In prior years, we had circled around Ljubljana a few times on the highway while heading to other places, with only its hilltop castle visible from far off. When we finally headed into the city a few days ago, we found it to be one of the most delightful cities we’ve ever lingered in – compact, picturesque, brimming with enticing cafes and eateries, atmospheric and historic.
Once a hilltop settlement of the Bronze Age, then a valley based Roman town called Emona whose holy temple was up on that hill, Ljubljana evolved on the crossroads of trade routes and wartime movements for centuries.
It joined the agricultural breadbasket of the Balkans to Italy and the west of Europe, while offering lanes from the south to the north for items such as amber out of the Baltic. Even now, Germans, Italians and Dutch pass through to the Dalmatian Coast. Czechs and Poles head through here to Italy, and vice versa.
After the Romans, the city of Ljubljana in turn became barbarian, Carinthian German, Habsburg imperial, Napoleonic French, before turning independent Yugoslavian in 1914 as an uneasy alliance of Slovenes, Croatians and Serbs. By WW2, the Italians took over and then it reverted to being part of a then Communist Yugoslavia. Since 1991 it has been proudly independent Slovenian, fortunately little touched by the horrible Balkan wars of that time.
Those that come to stay a while – instead of passing through – are often pleasantly surprised. Though both full of buildings from the middle ages and the modernizing baroque backdrop common to many eastern European cities, Ljubljana presents a very modern vibe.
On a beautiful day, the central city is an unrivalled pleasure, busy with a blend of residents, university students and, of course, tourists day-tripping from close-by countries. The elongated center of all the delight is the river Ljubljanica, a slow moving channel lined for blocks and blocks with cafes, restaurants and bars. Crossing the river’s elbow is the odd Triple Bridge, an original lined with low columns alongside two more added by the city’s famous architect, Jose Plecnik.
There Preseren square, or more precisely circle, opens up on the west bank at the bridges. Several streets, like spokes on the wheel, bring hordes in and out, though the place rarely looks crowded. The poet France Preseren looks longingly and romantically at one of many decorative buildings whose facades span centuries of style.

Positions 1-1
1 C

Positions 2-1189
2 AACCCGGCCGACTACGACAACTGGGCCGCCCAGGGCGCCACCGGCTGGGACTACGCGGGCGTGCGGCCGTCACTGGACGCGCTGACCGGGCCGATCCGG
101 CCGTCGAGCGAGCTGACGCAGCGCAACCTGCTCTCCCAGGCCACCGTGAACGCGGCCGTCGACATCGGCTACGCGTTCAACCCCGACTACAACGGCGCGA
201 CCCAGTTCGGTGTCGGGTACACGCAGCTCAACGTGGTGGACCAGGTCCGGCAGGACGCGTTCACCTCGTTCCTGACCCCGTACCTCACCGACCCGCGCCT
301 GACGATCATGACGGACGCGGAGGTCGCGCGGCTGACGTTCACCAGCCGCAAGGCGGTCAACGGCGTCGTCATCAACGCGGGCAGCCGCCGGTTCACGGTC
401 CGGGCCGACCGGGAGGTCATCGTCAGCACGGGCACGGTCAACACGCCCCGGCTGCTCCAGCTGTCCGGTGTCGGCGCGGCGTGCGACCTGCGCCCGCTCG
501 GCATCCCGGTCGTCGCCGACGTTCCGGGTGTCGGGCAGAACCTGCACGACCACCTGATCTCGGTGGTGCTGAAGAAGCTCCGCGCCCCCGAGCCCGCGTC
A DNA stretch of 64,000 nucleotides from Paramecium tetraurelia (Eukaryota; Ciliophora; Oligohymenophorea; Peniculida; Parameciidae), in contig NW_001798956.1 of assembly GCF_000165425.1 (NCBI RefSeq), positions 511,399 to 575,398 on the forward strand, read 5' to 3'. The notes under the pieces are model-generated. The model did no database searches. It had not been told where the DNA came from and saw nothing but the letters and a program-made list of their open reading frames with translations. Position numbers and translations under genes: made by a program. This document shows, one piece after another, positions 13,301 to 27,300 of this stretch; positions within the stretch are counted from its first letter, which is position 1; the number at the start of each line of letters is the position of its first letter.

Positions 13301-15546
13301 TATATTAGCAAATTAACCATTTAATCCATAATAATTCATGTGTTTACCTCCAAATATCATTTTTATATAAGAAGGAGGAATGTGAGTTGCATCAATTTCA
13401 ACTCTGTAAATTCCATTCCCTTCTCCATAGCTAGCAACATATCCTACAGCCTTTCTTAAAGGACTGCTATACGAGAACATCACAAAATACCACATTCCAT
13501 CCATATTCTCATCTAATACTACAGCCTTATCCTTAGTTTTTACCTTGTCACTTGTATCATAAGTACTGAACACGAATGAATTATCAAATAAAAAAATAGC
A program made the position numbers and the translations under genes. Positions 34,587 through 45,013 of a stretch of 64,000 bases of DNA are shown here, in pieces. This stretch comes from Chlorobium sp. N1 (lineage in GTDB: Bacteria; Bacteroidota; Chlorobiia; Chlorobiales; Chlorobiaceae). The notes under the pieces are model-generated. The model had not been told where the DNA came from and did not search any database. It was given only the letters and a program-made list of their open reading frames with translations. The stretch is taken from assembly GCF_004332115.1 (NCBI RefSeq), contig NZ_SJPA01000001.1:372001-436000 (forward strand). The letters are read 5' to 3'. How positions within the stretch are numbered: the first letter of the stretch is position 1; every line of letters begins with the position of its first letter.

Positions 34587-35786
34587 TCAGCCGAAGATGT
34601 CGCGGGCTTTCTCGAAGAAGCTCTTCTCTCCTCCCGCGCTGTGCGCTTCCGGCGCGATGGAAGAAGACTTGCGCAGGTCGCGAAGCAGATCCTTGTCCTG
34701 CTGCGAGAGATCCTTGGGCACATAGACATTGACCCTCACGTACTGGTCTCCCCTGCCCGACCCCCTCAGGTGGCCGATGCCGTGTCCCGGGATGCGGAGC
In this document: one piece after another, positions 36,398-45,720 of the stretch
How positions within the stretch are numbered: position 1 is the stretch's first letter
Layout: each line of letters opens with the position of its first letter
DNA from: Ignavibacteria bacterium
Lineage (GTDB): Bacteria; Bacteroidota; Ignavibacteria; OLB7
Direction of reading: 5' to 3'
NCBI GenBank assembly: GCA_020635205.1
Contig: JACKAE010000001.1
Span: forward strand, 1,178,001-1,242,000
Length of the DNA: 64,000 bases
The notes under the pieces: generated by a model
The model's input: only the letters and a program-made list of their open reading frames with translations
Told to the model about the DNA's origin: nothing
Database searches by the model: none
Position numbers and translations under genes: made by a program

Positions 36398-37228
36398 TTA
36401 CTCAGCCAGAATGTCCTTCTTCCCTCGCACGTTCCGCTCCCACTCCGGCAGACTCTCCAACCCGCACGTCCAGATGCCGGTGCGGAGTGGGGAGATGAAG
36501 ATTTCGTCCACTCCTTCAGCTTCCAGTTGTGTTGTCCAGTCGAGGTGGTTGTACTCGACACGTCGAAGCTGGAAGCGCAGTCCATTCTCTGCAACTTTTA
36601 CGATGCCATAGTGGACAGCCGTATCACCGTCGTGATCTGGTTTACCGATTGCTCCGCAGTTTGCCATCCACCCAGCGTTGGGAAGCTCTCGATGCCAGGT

You’re in the Central City, and just one of many large “trg”s or squares that feed into the river’s west bank like tributaries. They add an open feel rare in cities like this. Many of the squares are pleasurable places themselves to stop a while and peep up at the famous castle.
Slightly farther west is the University area and an embassy row of re-purposed mansions as well as the main museums and arts center. Beyond these, the sprawling Tivoli Park with huge green spaces and hills to stroll. Grand as these are, Ljubljana tucks hipster restaurants and student hangouts in alleyways and short side streets just off the main drags. Discovering them is a challenge often rewarding.
Across the river on its east bank is the Old Town, essentially just one long street between the castle hill and the riverwalk’s string of eating and drinking places. Short narrow lanes connect the river to this one street, with even more food offerings. Each section is called a “trg” but the demarcations are subtle, marked by slight differences in look and character.
From the north, the large market center (a bounty of good food, fresh and prepared) leads to the high-end shops of elegant, baroque Town Hall square (and a broad avenue heading toward the Triple Bridge and Preseren. Southward is Stari Trg, Old Square, with small, wood-framed shopfronts and gourmet eateries. Then the street opens up at Gornji Trg to several decorative streets and medieval houses.
We loved Ljubljana, and fell into the trap of associating their name with the Slavic word for love
And yes, above it all, that castle hovers prominently on the hill.
(Also, for more pictures from Slovenia and the former Yugoslavian countries, CLICK HERE to view the slideshow at the end of the itinerary pages.)